Senator Doofus [LINK]
Speaking at the World Economic Forum in Davos, Switzerland, Senator John Kerry (D-MA) strongly criticized the Bush Administration's foreign policy, saying it made America into an "international pariah":
Kerry was asked about whether the U.S. government had failed to adequately engage Iran's government before the election of hard-liner Mahmoud Ahmadinejad in 2005.
Kerry said the Bush administration has failed in addressing a number of foreign policy issues.
"When we walk away from global warming, Kyoto, when we are irresponsibly slow in moving toward AIDS in Africa, when we don't advance and live up to our own rhetoric and standards, we set a terrible message of duplicity and hypocrisy," Kerry said.
"So we have a crisis of confidence in the Middle East -- in the world, really. I've never seen our country as isolated, as much as a sort of international pariah for a number of reasons as it is today."
Kerry said the government needs to use diplomacy to improve national security.
"We need to do a better job of protecting our interests, because after all, that's what diplomacy is about," he said. "But you have to do it in a context of the reality, not your lens but the reality of those other cultures and histories."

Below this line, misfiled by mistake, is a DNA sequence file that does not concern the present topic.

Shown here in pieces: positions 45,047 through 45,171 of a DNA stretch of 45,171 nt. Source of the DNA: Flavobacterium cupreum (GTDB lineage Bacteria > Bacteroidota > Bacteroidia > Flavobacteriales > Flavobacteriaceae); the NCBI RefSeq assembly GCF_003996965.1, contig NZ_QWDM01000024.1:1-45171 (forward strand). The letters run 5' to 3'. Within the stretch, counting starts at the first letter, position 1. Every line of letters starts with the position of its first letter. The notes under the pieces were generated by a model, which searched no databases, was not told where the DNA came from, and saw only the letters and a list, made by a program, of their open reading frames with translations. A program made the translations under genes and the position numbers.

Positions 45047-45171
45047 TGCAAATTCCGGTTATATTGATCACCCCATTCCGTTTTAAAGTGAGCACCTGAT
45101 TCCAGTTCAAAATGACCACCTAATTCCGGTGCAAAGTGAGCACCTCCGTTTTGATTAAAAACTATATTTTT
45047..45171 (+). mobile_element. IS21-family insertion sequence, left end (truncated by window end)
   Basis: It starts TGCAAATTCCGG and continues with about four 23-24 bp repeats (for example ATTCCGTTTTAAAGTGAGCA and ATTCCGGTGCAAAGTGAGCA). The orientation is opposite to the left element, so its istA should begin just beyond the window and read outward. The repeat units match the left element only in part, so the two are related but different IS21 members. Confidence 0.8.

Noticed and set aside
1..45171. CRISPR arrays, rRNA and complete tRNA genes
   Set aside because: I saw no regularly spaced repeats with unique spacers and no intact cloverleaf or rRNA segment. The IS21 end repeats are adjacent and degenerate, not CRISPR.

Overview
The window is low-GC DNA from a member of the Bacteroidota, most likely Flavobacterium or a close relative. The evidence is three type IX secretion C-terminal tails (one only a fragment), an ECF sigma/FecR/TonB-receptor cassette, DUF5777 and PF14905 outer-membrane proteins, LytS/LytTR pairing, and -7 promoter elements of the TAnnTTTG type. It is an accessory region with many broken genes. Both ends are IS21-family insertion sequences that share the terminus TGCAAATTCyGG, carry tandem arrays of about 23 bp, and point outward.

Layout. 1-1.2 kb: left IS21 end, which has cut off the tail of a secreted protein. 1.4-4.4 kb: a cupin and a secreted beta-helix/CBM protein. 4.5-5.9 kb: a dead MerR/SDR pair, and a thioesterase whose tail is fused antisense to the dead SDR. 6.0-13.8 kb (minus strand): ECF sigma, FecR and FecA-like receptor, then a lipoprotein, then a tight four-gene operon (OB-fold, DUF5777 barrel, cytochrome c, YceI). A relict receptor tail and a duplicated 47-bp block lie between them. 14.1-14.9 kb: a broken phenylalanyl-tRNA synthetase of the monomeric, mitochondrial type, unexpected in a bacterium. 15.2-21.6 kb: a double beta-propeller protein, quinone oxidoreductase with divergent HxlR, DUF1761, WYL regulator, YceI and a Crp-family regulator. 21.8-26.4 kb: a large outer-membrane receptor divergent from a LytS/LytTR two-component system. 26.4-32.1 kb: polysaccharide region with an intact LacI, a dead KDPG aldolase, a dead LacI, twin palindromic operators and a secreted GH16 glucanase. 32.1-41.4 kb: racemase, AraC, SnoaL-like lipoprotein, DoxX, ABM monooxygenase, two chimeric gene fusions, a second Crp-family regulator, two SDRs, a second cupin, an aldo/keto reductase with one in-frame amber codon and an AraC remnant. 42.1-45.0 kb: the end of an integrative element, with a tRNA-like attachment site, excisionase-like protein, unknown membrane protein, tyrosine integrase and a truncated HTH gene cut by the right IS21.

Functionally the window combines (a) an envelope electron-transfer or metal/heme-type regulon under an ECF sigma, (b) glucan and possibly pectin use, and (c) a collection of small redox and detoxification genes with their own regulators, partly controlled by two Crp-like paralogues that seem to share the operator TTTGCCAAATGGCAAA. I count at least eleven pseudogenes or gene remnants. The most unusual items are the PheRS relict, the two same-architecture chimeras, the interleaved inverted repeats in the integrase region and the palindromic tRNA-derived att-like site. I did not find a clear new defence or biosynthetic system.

Kerry criticized what he called the "unfortunate habit" of Americans to see the world "exclusively through an American lens."
There are a few problems here. As a matter of honor it has long been considered poor form to offer such criticisms from foreign soil. While this may seem like irrational symbolism, violating this guideline can cause real problems. To illustrate, note that Kerry made these remarks while sharing a podium with Mohammad Khatami, former president of Iran, a state that has become a genuine "international pariah" for its sponsorship of Islamic terrorism and development of nuclear weapons in the face of United Nations opposition. For the most recent presidential challenger to utter these words, and for him to be photographed signing an autograph for Mr. Khatami, is nothing short of a propaganda windfall for Iran. And for Senator Kerry, apparently oblivious of this fact and unable to even tell a joke without infuriating millions of Americans, to lecture us on the fine diplomatic arts, seems especially rich.
Kerry could actually learn a thing or two from Khatami about not bad-mouthing your nation when traveling overseas. When speaking at Harvard's Kennedy School of Government six months prior, for example, Khatami justified Iran's use of capital punishment for homosexuals. (Not a big applause line in Cambridge, word has it.)
Since Kerry isn't running for office any more and doesn't have to say such provocative things to motivate his Democratic base, another point is confounding: the notion that America's level of support for the Kyoto Protocols or treating AIDS in Africa affects Middle East attitudes in any measurable way. No, they don't care about these things at all, and to assume otherwise represents an "unfortunate habit" of some Americans to view the world "exclusively through an American lens."
And as has already been pointed out, Kerry is not even accurate in his criticisms: Kyoto was dead long before Bush was elected (Kerry himself voted to kill it), and Bush more than tripled African aid from Clinton Administration levels.